August anniversaries

Two anniversaries of note this week. 

It’s one year since I started this blog and two years since I saddled up to ride the matrimony pony.

This is my gift from him. Silk pyjamas from Rigby and Peller. 

rigby peller | laughing heart

I would’ve been content with cotton, as two year anniversaries are symbolically cotton, but I’m not complaining about the upgrade. 

rigby peller | laughing heart
rigby peller | laughing heart

They delight me and will be perfect for 1. Summer nights 2. Packing for summer holidays 3. Looking awesomesauce. 

I’ve been trying to wear more natural fibres. Never in a twenty-eight years did I imagine I’d ever type a line so eye-roll inducing but there you have it. 

Best silk sets

Throwback Thursday: Robert Burns

In the week that Jackie Kay was named Scotland's national poet, or makar, I thought I'd look to Robert Burns for this week's historical gift-giving story.

Robert Burns, perhaps Scotland's greatest poet, gave this inkwell to his friend, John Lapraik, in 1793.

John Lapraik and Robert Burns Inkwell | Laughing Heart

It is made from the hoof of a pony. Weird, but not uncommon.  The hoof of Napoleon Bonaparte's favourite horse, Marengo, was made into an inkwell.

This particular inkwell features an iron shoe, a silver plaque bearing the presentation date and a brass lid engraved with the following: 'Presented to Mr Lapraik by his Much respected Friend Robt Burns'.

Born thirty miles and thirty years apart, Burns and Lapraik were from farming families in Ayrshire and, as Lapraik put it in a poem to Burns, ‘A mut’al flame inspires us baith’ meaning the two were poets.

Lapraik was an early supporter of Burns but he didn’t come close to achieving the level of fame or commercial success as his young friend. His contribution to Burn’s work can be seen in the ‘Three Epistles to John Lapraik’

An inkwell is a good gift for a writer. However, the reason I find the gift so poignant is that Burns was already enjoying notoriety in 1793. Lapraik by that time was already 66 years old. By giving Lapraik the inkwell, Burns is both practically and symbolically saying to his friend: ‘You must keep writing too’.

As an object, the hoof is as much associated with forward movement as it is with the earth. As my old professor Robert Crawford said of Burns, ‘No poet has been at once so brilliant and so down-to-earth.’ An ornate silver inkwell wouldn’t have been quite right for an old friend.

I don’t love the idea of an inkwell made out of a pony’s hoof but as far as gifts go, this gift ranks highly. It is as symbolic as it is practical and I like it for a’ that.

O wad some Power the giftie gie us...

If you'd like to read more about John Lapraik, www.lap   is a great site to visit. 

Visit Robert Burn's House in Dumfries:

Burns Street




01387 255297



Chinese red envelopes

My husband’s business partner and his wife are having a baby this month.

They are Malaysian Chinese so I thought it would be nice to give the baby a red envelope, also known as ‘hongbao’. 

When visiting relatives in Singapore as a little girl, I knew them as ‘ang pao’ but it’s all the same thing.

You've probably worked  out that the red envelopes contain money.

In terms of etiquette:

  • An even sum is favoured
  • Avoid giving an amount with a 4 in it
  • Give notes of a single denomination, not coins. 

The tradition of giving red envelopes comes from the story of the evil spirit, Suì (祟)

Suì, a black form with colourless hands, tormented a village by sneaking into children’s bedrooms, touching them on the head as they slept leaving them ill or disabled. The parents of a boy from the village gave him coins wrapped in red paper to play with, to keep him awake for the New Year. Everyone fell asleep, including some fairies who came to protect the boy. When Suì entered the room and reached out to touch the boy’s head, the coins shone brightly, frightening Suì away. Words spread that the coins scared Sui away, and so parents put money in red paper.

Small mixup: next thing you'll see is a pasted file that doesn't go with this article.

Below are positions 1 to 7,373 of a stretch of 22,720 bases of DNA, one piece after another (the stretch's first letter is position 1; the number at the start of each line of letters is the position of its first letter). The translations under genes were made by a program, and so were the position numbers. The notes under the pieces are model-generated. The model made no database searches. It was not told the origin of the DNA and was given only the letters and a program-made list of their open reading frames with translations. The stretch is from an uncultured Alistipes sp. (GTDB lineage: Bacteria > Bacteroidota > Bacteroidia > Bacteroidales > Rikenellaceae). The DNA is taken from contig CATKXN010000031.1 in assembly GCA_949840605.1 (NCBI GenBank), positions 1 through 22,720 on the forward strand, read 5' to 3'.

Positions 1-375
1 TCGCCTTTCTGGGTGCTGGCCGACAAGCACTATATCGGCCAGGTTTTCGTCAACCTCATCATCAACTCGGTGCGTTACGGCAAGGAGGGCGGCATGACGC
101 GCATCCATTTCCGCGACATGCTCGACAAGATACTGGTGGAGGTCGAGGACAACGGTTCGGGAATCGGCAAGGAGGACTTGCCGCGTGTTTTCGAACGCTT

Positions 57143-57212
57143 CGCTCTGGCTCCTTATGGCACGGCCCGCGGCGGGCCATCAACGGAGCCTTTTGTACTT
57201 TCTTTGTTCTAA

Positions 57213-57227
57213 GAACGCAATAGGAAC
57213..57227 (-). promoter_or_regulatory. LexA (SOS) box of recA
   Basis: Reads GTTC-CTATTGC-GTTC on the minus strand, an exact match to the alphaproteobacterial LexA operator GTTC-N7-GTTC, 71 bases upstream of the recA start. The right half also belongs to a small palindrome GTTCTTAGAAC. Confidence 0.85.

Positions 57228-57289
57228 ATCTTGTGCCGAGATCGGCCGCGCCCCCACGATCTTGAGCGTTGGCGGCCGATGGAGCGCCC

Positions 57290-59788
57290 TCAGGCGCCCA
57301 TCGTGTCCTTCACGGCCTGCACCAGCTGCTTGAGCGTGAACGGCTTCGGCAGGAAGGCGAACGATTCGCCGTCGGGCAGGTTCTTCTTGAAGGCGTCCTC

My mum has a stack of them at home. If I’d planned a little better, I could have swiped one when I last visited.  Thieving ang pao is probably highly inauspicious so I looked for envelopes online. They all looked fine but I had no idea what the characters meant.

Remember when Chinese character tattoos were popular in the nineties and then it turned out that the Chinese characters which were meant to say ‘Wisdom’ or ‘Courage in the face of adversity’ actually said things like ‘Rice fried in pork fat’ and ‘Window Okay Beaver Tears’? 

I wanted to avoid a faux pas so I sent a picture to my Aunty Yian who checked that the envelope was appropriate.

The one I bought, at the top of the post, says happiness/good fortune. I was safe to proceed.

I thought it could be a fun craft project to make your own red envelopes, so here are my recommended supplies. I know the leather Aspinal envelope isn't part of the art and craft supply kit, but it was too cool an idea not to include. 


Throwback Thursday: Give the angry man a hat

I've always believed it's bad idea to apologise with a gift. 

A gift is a symbolic, shorthand way of publicly expressing a private feeling. If there is one occasion to avoid shortcuts and symbols it is during an apology. 

Plus, who wants to be reminded of the time they were wronged? Plus, an apology gift has never worked...or has it?

One historical figure proves me wrong: Samuel Pepys. 

Samuel Pepys

Generally speaking, the diary of a civil servant is unlikely to arouse or sustain high levels of interest. The diary of Samuel Pepys is different.

Born during the English Civil  War, Pepys lived through the Great Fire of London, survived both the plague and numerous extramarital encounters and wrote all about it in his diary.

One diary entry contains our historical gift. 

Sunday 1st November 1663

(Lord’s day). This morning my brother’s man […]  brought me as a gift from my brother, a velvet hat, very fine to ride in, and the fashion, which pleases me very well, to which end, I believe, he sent it me, for he knows I had lately been angry with him.

It’s not clear what brother Thomas did to make Samuel angry but the velvet hat was able to placate him. 

It seems like a fitting gift given that both sons took an interest in fashion. Thomas followed his father into the tailoring trade and Samuel placed a number of orders for clothing with Thomas. One such order includes a rather opulent 'gowne of purple shagg, trimmed with gold'. 

Sadly, Thomas followed a less fortunate path than his brother, dying young and in debt. 

I tried to find a picture of a velvet hat from around that time but didn't have much luck. I found this picture on Pinterest which gives an overview of hats between 1600 and 1700. 

1660s fashion Laughing Heart

The National Maritime Museum is holding a major exhibition on Samuel Pepys, his life and times. It runs until the 28th March. Find out more

If you're interested in reading the diary of Samuel Pepys, I'll put a link to it below:

San Fran, The Beats & A Gift For Laurie

I am not a daring person. I never swim out of my depth, I am always several hours early for flights and I won’t let a dog lick my face.